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USS Alaska, American Battlecruiser: World War II

USS Alaska (CB-1) was the lead ship of the Alaska class of large cruisers which served in the United States Navy during the end of World War II. She was the first of two ships of her class to be completed, followed only by Guam; four other ships were ordered but were not completed before the end of the war. Alaska was the third vessel of the US Navy to [...]

By | 2018-01-17T12:16:28+00:00 January 17th, 2018|Categories: World War II|Tags: , , |0 Comments

Operation Bodenplatte: World War II

For the German Luftwaffe, World War II all but ended on January 1st, 1945 with their last, desperate attempt to strike back against the Ally’s air superiority that was Operation Bodenplatte. After this day, Germany’s skies were quickly lost in the following few months as the Western and Eastern fronts collapsed into Berlin. Operation Bodenplatte was designed to cripple Allied air power in support of the Ardennes Offensive, or [...]

By | 2018-01-02T07:21:48+00:00 January 2nd, 2018|Categories: World War II|Tags: , , |0 Comments

Japanese Battleship Musashi: World War II

Musashi (武蔵), named after the former Japanese province, was one of two Yamato-class battleships built for the Imperial Japanese Navy (IJN), beginning in the late 1930s. The Yamato-class ships were the heaviest and most powerfully armed battleships ever constructed, displacing almost 72,000 long tons (73,000 t) fully loaded and armed with nine 46-centimeter (18.1 in) main guns. Their secondary armament consisted of four 15.5-centimetre (6.1 in) triple-gun turrets formerly [...]

By | 2017-12-18T11:46:37+00:00 December 18th, 2017|Categories: World War II|Tags: , , , |0 Comments

Strasbourg, French Battleship: World War II

Strasbourg was the second and last battleship of the Dunkerque class built for the French Navy before World War II.She was slightly more heavily armored than her sister ship Dunkerque. In 1922, the Washington Naval Treaty imposed a ten-year moratorium on the construction of new battlecruisers. France was allowed to replace two old battleships after 1927 for a total of 70,000 tons. In 1925, the first Italian Trento-class cruiser [...]

By | 2017-12-07T08:02:54+00:00 December 7th, 2017|Categories: World War II|Tags: , , , |0 Comments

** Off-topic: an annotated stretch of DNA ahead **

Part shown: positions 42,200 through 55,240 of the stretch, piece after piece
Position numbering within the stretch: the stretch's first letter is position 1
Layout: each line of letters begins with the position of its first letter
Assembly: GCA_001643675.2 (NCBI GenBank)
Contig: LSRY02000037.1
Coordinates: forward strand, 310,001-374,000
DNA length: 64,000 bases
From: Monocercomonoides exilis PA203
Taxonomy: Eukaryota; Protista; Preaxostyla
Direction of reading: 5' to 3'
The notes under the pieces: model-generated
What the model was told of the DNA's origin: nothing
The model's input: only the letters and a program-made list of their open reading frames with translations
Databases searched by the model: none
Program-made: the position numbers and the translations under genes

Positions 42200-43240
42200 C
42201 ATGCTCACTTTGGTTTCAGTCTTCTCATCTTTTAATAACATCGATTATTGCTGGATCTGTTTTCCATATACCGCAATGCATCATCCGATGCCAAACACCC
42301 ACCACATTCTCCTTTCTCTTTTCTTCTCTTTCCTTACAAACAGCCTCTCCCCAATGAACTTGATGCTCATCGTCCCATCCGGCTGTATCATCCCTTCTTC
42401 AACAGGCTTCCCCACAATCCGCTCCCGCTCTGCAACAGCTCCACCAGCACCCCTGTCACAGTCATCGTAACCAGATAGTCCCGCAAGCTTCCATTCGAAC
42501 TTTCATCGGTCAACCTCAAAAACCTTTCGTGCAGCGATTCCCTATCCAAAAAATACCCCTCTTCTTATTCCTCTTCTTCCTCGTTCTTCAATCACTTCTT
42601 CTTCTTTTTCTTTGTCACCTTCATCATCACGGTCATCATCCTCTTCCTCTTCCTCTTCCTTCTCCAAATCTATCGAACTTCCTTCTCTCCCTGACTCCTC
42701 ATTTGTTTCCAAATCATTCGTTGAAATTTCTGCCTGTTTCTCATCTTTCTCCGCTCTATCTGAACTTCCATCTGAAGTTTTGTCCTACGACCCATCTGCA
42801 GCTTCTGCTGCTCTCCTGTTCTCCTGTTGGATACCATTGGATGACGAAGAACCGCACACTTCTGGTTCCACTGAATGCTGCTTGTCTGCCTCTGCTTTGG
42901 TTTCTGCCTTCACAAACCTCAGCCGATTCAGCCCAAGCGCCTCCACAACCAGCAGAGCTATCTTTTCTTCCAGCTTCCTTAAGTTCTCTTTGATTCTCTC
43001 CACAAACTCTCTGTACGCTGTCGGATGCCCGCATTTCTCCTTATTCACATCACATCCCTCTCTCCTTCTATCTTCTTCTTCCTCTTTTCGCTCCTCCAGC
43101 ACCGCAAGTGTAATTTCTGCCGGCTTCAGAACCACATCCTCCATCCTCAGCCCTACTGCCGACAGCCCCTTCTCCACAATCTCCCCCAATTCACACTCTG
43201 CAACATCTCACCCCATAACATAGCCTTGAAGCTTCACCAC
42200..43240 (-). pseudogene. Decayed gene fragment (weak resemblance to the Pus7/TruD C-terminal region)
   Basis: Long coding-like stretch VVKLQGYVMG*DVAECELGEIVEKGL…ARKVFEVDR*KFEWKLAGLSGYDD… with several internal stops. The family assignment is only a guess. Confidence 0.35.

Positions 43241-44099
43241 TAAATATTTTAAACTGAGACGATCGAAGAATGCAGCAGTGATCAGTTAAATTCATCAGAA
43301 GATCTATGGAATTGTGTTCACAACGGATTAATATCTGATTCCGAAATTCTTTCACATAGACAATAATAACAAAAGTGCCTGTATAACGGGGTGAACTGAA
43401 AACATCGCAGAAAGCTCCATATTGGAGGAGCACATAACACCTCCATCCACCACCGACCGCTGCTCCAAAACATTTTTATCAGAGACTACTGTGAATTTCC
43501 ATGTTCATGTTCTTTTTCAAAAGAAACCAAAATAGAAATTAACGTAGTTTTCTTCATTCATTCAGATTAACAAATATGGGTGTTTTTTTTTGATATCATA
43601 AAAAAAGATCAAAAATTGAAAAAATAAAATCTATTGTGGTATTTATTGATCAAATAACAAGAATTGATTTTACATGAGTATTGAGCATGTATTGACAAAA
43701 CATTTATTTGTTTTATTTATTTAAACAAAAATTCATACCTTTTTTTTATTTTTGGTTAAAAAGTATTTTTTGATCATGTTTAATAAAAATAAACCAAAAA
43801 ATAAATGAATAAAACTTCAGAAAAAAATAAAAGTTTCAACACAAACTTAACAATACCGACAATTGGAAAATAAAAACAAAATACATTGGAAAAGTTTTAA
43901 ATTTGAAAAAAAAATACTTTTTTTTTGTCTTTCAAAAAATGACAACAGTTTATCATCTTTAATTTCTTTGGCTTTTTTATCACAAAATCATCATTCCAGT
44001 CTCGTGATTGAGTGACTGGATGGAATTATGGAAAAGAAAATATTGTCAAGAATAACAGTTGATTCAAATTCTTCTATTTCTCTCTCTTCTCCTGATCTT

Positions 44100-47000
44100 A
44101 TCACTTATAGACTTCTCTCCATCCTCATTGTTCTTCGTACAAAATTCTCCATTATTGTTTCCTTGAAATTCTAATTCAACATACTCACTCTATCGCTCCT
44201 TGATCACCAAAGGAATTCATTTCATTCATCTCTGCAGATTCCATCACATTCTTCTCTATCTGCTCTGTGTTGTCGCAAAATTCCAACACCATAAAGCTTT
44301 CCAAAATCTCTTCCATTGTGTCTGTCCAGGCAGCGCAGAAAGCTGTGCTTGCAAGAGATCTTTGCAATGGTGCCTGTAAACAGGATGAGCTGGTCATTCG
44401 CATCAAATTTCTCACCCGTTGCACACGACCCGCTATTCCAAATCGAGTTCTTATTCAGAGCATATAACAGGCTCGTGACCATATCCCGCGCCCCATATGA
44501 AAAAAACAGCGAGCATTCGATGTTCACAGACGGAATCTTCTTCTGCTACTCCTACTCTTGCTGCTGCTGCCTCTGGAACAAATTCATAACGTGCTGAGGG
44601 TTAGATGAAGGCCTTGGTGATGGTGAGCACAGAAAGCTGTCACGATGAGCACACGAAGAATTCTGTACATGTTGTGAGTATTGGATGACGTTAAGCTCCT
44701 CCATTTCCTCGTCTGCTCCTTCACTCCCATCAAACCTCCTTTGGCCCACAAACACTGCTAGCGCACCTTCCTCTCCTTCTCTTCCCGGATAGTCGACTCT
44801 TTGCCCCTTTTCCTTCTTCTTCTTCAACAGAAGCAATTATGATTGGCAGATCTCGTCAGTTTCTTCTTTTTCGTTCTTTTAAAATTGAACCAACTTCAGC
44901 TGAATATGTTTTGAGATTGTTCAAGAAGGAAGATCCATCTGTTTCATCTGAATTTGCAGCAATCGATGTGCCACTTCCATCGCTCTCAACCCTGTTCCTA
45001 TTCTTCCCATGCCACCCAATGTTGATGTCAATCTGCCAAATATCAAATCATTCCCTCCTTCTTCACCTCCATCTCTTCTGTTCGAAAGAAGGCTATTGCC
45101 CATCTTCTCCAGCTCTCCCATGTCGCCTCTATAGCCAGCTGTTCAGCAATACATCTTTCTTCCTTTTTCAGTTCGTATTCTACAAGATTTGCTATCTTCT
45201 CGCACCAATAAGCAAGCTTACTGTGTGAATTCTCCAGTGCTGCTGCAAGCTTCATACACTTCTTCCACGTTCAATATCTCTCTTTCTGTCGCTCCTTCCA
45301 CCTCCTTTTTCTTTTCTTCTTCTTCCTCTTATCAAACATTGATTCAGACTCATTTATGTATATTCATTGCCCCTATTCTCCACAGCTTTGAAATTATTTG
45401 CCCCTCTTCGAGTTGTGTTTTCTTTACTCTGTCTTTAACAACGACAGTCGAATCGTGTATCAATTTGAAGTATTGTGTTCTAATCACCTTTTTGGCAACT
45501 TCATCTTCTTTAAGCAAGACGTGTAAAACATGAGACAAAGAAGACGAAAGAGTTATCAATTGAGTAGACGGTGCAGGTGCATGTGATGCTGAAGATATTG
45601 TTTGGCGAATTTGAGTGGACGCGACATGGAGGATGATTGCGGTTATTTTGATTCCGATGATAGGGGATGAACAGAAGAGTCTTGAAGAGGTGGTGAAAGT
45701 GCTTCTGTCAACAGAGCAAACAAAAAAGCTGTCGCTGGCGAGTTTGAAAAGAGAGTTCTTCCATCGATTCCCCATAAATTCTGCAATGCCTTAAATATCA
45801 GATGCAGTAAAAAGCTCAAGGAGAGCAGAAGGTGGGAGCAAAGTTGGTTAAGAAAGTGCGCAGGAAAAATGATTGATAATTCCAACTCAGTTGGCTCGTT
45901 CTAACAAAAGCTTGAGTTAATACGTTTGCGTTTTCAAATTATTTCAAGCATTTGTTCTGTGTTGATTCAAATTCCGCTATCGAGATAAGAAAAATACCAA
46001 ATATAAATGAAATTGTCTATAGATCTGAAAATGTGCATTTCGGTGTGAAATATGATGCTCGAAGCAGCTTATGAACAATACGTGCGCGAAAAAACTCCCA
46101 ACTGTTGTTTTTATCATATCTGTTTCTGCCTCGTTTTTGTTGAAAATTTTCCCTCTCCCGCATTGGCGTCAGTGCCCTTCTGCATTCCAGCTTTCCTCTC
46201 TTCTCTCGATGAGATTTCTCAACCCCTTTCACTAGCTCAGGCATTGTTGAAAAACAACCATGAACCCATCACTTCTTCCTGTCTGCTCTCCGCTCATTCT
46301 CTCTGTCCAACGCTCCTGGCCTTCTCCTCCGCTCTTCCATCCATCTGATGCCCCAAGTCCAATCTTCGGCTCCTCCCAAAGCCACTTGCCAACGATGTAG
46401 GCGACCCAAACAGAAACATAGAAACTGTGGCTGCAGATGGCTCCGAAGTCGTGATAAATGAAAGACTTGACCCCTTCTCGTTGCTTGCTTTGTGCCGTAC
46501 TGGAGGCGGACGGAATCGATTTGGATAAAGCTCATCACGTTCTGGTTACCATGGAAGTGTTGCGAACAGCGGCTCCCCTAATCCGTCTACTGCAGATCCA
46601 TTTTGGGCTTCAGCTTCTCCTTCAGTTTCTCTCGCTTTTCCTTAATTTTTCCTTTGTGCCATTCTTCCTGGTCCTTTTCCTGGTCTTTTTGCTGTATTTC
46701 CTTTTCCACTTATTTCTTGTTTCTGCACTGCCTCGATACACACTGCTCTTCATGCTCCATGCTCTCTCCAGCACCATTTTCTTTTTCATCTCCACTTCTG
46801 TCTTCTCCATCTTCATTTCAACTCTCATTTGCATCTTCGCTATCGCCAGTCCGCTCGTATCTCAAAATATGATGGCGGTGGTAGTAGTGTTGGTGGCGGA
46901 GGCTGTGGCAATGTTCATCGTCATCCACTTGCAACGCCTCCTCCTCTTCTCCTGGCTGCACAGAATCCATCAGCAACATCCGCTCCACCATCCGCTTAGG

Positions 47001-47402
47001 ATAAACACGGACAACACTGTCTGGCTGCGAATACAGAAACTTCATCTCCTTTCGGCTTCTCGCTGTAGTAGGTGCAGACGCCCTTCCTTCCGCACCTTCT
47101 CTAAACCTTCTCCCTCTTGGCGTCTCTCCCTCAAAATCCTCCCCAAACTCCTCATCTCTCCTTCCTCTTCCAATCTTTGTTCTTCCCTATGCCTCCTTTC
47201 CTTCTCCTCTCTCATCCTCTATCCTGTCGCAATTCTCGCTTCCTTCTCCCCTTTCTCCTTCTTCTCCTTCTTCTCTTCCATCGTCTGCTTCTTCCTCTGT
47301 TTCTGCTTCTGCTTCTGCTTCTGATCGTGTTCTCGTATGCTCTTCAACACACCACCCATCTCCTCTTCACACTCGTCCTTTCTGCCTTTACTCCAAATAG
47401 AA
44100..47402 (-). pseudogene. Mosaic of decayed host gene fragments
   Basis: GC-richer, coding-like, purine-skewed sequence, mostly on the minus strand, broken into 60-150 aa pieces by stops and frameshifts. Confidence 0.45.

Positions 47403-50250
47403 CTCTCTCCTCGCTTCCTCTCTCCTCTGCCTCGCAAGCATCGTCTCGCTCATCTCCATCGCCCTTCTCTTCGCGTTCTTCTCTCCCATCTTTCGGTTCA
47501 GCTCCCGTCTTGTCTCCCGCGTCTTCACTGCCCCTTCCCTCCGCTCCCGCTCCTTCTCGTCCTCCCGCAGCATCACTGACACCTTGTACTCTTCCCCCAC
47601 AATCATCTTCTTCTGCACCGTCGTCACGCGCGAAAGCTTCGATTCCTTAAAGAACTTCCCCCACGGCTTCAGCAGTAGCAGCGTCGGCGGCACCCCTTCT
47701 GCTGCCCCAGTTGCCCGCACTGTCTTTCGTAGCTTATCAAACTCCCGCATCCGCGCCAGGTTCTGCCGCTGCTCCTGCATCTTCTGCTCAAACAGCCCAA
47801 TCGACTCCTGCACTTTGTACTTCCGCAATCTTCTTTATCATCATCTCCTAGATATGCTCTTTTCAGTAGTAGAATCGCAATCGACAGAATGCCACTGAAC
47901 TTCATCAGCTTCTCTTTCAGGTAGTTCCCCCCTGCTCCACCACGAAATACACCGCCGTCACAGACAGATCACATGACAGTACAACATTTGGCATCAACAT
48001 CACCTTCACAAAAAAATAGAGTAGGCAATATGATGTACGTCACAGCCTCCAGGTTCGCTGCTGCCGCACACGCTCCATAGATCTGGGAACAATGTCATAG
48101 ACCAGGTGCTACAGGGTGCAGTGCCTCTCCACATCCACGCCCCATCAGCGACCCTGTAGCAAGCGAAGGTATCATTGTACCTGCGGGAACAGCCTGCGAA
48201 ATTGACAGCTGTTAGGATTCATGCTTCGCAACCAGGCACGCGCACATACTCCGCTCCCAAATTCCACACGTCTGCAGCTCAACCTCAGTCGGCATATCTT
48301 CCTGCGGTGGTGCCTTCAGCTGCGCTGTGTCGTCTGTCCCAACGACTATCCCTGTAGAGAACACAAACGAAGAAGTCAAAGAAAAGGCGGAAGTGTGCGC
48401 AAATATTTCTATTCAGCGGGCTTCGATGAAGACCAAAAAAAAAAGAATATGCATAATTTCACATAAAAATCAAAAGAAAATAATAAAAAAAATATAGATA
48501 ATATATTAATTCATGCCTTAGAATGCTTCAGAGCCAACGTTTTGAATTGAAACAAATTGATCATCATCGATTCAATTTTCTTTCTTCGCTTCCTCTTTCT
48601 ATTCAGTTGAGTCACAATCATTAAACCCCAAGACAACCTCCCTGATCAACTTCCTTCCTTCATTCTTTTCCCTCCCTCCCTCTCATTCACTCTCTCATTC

The Siege of Kut Al Amara: World War I

Following the signal failure of the Anglo-Indian attack upon Ctesiphon in November 1915 Sir Charles Townshend led his infantry force, the 6th Division, on a wearisome retreat back to Kut-al-Amara, arriving in early December. Aware too that his force was exhausted and unable to retreat further Townshend resolved to stay and hold Kut, a town of key importance to the British presence in the region. In this he was [...]

By | 2017-11-17T07:12:33+00:00 November 17th, 2017|Categories: World War I|Tags: , , , |0 Comments

Gary Ivan Gordon: Recipient of the Medal of Honor

Master Sergeant Gordon, United States Army, distinguished himself by actions above and beyond the call of duty on October 3, 1993. While serving as Sniper Team Leader, United States Army Special Operations Command with Task Force Ranger in Mogadishu, Somalia. Master Sergeant Gordon's sniper team provided precision fires from the lead helicopter during an assault and at two helicopter crash sites, while subjected to intense automatic weapons and rocket-propelled [...]

By | 2017-10-30T01:01:33+00:00 October 19th, 2017|Categories: Modern War, Public Figures|Tags: , , |0 Comments

Aleutian Islands Campaign: World War II

By Mar 1943, with the Aleutian Islands Campaign, the Americans were planning to reclaim the islands of Attu and Kiska, which had been captured by the Japanese in 1942. The first step in the Aleutian Campaign Americans had taken was to deploy a task group in the area to interdict Japanese supply convoys. On 26 Mar 1943, this task group, led by Rear Admiral Charles McMorris, found a convoy [...]

By | 2017-10-30T01:13:24+00:00 October 1st, 2017|Categories: World War II|Tags: , , , |0 Comments

Japanese Fire Balloons: World War II

The Revolutionary and the Civil War tore North America apart, but the World Wars and most subsequent conflicts have been largely fought beyond its borders – aside from the glaring exception of the Pearl Harbor attack. Many consider Pearl Harbor to be the last of the wartime civilian casualties on American soil, not including the Battle of the Atlantic. However, this is not strictly true; the Japanese orchestrated a [...]

By | 2017-10-30T01:14:35+00:00 September 29th, 2017|Categories: World War II|Tags: , , , |0 Comments

General Pancho Villa: Mexican Revolution

Pancho Villa was a top military leader of the Mexican Revolution whose exploits were regularly filmed by a Hollywood company. Born on June 5, 1878, in San Juan del Rio, Durango, Mexico, Pancho Villa started off as a bandit who was later inspired by reformer Francisco Madero, helping him to win the Mexican Revolution. After a coup by Victoriano Huerta, Villa formed his own army to oppose the dictator, [...]

By | 2017-10-30T01:15:32+00:00 September 27th, 2017|Categories: Public Figures|Tags: , , |0 Comments

The Battle of Messines: World War I

It has been argued that the Battle of Messines was the most successful local operation of the war, certainly of the Western Front. Carried out by General Herbert Plumer's Second Army, Battle of Messines was launched on 7 June 1917 with the detonation of 19 underground mines underneath the German mines. The target of the offensive was the Messines Ridge, a natural stronghold southeast of Ypres, and a small [...]

By | 2017-10-30T01:17:45+00:00 September 24th, 2017|Categories: World War I|Tags: , , , |0 Comments

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